Digdoug - Episode 7

Digdoug - Episode 7

The King‘s personal office had a strange, barren quality to it. No paintings or tapestries adorned the one wall that was not made up mostly of windows and wrought iron. Miniature fruit trees in black clay pots and a small harpsichord were the only ornamentation. Otherwise, the room contained one cushiony blue sofa and three matching chairs, a coffee table, a grand ebony desk made with iron rivets, a plain gray-speckled carpet, and six hovering powerballs for extra light.

Posbrake took to one of the comfortable chairs, and indicated the sofa for Digdoug. He took off his simple silver crown and laid it on the table, where a service of hot coffee and shortbread had been set out for them. The King must have called for it with a silent order while they were climbing up the stairs. He smoothed out his hair, and poured himself a cup.

Coffee was another of Posbrake‘s peculiarities. Homekey grew it in just one coastal city, and it was only served in the capital. As far as Digdoug was aware, the beverage had been unheard of in Follywood, and Delkey's visiting warlords all refused it in favor of tea. Digdoug liked the smell and the taste of coffee, but it gave him digestive problems and he generally avoided it. For want of anything else to say or do, though, he now made himself a cup as well.

“So, Lord Digdoug. You say I don‘t know,” said Posbrake, distantly staring into the steam of his drink. “You and your golems might have fought off the whole Numloch army if I‘d let you stay in Weatherbug, is that so?”

By now, Digdoug had had plenty of time to regret his misstep in the meeting. He looked down at the table. “Please forget I said that, Sire. It‘s not important.”

“Mm, no. I try not to forget things. Mistakes get repeated that way.”

Was the King thinking he‘d made a mistake, trading for him? Was that it? Until he‘d heard Creen talk of the heir and the terms of alliance, Digdoug hadn‘t realized why the trade was such a sore point for Delkey. Or...maybe he missed his son.

“I‘m sorry,” was all he could say.

Posbrake sipped at his coffee, then casually leaned back in his chair and tilted his head. “But what if I did know, Digdoug? What if I knew for certain that I had to order you home so that you did not croak there in Weatherbug?”

The Dirtamancer wrinkled his brow. “Then...you‘d be a Titan?”

Posbrake smiled at that. “Or I‘d be a, what? You‘re practically the only unit I can have this discussion with, you know. Think magic.”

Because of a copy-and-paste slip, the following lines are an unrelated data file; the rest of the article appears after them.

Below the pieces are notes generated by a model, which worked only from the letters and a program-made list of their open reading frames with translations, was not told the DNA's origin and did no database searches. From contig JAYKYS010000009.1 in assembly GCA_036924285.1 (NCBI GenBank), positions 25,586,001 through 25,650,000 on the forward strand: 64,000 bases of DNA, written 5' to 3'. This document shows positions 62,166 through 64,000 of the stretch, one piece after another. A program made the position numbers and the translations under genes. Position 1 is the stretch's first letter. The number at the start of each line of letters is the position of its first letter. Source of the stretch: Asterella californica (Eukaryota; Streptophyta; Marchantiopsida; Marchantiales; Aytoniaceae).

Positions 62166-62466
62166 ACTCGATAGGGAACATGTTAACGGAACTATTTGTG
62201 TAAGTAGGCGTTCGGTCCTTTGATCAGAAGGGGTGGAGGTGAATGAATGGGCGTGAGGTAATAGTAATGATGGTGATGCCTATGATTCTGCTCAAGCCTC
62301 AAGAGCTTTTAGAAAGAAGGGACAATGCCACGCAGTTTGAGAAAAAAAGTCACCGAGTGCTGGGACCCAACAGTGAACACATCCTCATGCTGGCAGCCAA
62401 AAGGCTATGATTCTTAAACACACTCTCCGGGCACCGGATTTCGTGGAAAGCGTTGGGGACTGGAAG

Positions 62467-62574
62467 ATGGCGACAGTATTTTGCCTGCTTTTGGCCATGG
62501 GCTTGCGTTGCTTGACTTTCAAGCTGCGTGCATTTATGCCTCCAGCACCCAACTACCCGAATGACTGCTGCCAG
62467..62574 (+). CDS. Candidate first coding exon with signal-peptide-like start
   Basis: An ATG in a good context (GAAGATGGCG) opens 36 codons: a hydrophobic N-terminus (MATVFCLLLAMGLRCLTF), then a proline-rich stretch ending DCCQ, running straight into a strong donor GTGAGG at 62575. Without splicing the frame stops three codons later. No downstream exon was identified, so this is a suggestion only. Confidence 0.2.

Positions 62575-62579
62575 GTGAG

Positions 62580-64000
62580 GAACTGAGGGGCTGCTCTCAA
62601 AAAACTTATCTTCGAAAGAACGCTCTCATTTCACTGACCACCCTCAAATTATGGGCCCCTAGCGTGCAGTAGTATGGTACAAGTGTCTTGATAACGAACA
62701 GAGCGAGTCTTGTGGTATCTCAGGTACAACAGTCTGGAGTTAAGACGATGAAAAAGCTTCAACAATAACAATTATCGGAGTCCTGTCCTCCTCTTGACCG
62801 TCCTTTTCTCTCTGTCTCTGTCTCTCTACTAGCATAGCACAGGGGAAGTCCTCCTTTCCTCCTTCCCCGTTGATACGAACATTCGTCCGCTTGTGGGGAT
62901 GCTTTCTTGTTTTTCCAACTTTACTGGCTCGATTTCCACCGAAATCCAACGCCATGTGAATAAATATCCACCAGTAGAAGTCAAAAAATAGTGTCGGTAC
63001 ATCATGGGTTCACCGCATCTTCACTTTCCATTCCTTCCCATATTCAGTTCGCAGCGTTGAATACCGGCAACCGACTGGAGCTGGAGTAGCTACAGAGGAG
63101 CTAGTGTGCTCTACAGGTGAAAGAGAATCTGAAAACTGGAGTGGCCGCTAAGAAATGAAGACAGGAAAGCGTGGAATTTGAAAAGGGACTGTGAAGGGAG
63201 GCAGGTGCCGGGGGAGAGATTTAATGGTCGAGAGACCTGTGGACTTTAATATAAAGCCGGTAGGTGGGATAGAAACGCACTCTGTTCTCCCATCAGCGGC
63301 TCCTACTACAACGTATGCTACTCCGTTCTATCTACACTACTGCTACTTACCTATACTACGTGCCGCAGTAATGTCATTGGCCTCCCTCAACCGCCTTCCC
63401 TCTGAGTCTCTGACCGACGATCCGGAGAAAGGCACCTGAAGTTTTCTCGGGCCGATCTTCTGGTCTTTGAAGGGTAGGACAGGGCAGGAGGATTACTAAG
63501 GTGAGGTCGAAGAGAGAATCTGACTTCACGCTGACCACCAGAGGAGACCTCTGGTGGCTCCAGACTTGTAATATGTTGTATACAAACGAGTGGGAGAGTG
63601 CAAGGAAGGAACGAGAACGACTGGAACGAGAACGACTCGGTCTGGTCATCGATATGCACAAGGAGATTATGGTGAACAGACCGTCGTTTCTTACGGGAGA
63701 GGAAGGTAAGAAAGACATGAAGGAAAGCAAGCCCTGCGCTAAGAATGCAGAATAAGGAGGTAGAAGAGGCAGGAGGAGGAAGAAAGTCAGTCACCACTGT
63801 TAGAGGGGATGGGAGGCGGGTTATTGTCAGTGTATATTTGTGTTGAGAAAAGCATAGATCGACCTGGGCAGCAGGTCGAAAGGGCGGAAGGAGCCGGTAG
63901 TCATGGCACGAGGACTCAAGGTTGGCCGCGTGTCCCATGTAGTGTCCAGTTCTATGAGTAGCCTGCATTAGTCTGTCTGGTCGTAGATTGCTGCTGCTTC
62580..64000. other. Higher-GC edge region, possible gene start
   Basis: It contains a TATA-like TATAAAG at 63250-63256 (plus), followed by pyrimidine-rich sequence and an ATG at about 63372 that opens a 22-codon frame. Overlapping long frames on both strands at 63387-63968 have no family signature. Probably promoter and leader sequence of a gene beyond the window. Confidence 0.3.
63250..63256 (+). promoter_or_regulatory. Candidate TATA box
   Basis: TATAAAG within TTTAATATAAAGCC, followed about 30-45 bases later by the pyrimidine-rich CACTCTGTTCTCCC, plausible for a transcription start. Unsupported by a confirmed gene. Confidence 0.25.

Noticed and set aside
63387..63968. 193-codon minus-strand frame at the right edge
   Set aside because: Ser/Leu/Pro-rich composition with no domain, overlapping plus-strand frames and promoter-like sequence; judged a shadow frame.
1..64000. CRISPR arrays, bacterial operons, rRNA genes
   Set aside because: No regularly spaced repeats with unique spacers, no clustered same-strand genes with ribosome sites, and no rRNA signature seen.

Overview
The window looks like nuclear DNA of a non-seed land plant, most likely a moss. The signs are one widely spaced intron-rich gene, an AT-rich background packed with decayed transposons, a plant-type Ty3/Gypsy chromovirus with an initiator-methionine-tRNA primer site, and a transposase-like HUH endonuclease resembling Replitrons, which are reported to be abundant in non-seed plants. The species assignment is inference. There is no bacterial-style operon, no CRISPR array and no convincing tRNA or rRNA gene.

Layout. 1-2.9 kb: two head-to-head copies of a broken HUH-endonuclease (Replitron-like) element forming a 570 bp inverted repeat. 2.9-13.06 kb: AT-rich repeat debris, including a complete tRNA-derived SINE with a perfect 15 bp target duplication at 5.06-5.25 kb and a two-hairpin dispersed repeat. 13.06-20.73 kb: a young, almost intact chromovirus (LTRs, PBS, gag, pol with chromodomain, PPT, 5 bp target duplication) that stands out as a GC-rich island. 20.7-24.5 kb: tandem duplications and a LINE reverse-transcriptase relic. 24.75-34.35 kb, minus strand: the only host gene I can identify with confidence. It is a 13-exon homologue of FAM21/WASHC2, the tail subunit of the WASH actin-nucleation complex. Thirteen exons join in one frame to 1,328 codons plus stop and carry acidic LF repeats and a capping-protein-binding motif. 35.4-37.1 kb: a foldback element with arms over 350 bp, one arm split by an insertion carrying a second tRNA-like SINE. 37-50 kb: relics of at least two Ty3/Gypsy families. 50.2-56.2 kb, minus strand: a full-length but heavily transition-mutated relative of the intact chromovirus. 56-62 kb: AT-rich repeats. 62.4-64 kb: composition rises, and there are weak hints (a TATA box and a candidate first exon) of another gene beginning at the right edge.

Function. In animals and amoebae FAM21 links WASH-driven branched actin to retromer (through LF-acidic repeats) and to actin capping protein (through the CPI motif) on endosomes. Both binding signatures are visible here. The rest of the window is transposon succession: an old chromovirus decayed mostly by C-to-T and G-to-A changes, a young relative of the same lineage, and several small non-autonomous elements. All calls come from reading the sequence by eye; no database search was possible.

Digdoug considered it. “A Mathamancer? Or no, a Predictamancer.”

Posbrake closed his eyes and smiled, nodding. “You are ordered to keep the following secret from everyone but me and Chief Bucky. Eight turns ago, we hired a Predictamancer out of the Magic Kingdom. He made several Predictions for us.”

As Homekey‘s only caster, one of the problems Digdoug faced wherever he went was that people assumed he knew everything about magic. Really, he only knew the spells that he knew, plus a few things he‘d heard from Follywood‘s Thinkamancer and Luckamancer, and what was written about magic in the Book of Canon. He‘d never even been to the Magic Kingdom. He knew and loved his discipline, but other magicks were opaque to him. And Predictamancy...?

He squinted. “That‘s supposed to be bad luck,” said Digdoug. “Isn‘t it?”

Although Scripture didn‘t expressly say that hiring a Predictamancer was bad luck for a side, that‘s what he‘d been told at Follywood. And there didn‘t seem to be many happy stories out there involving Predictamancy.

Posbrake smiled as if he‘d expected to hear that. “Yes, so they say. But as of right now, you owe your life to it. So you‘d have to call it good luck, for you.” He chuckled, and drank his coffee. The King then set the cup down on the edge of the table, added a drop more cream to it, and picked up a piece of shortbread.

If His Majesty was expecting him to say something right now, Digdoug couldn‘t imagine what. Perhaps he wanted a magical opinion on the wisdom or foolishness of hiring a Predictamancer. Digdoug hadn't really formed a coherent opinion yet. It just struck him as a strange thing to do.

“But yes, it‘s generally viewed that way,” Posbrake finally continued, “so now you know what particular expense I‘m not eager for Delkey to know about. If King Minus were told, he would require immediate Healomancy.”

He munched on the shortbread. “But the thing is, Digdoug, I don‘t care what my father thinks. He is wrong about many, many things. The whole world is wrong, at least on certain topics. I founded Homekey to prove a point, and we continue to prove my point every day. Conventional wisdom has its limits. You can‘t just follow along, taking things at face value. Especially when the only reason for them is ‘tradition.‘ Or worse, ‘rumor.‘ Do you see what I‘m saying?”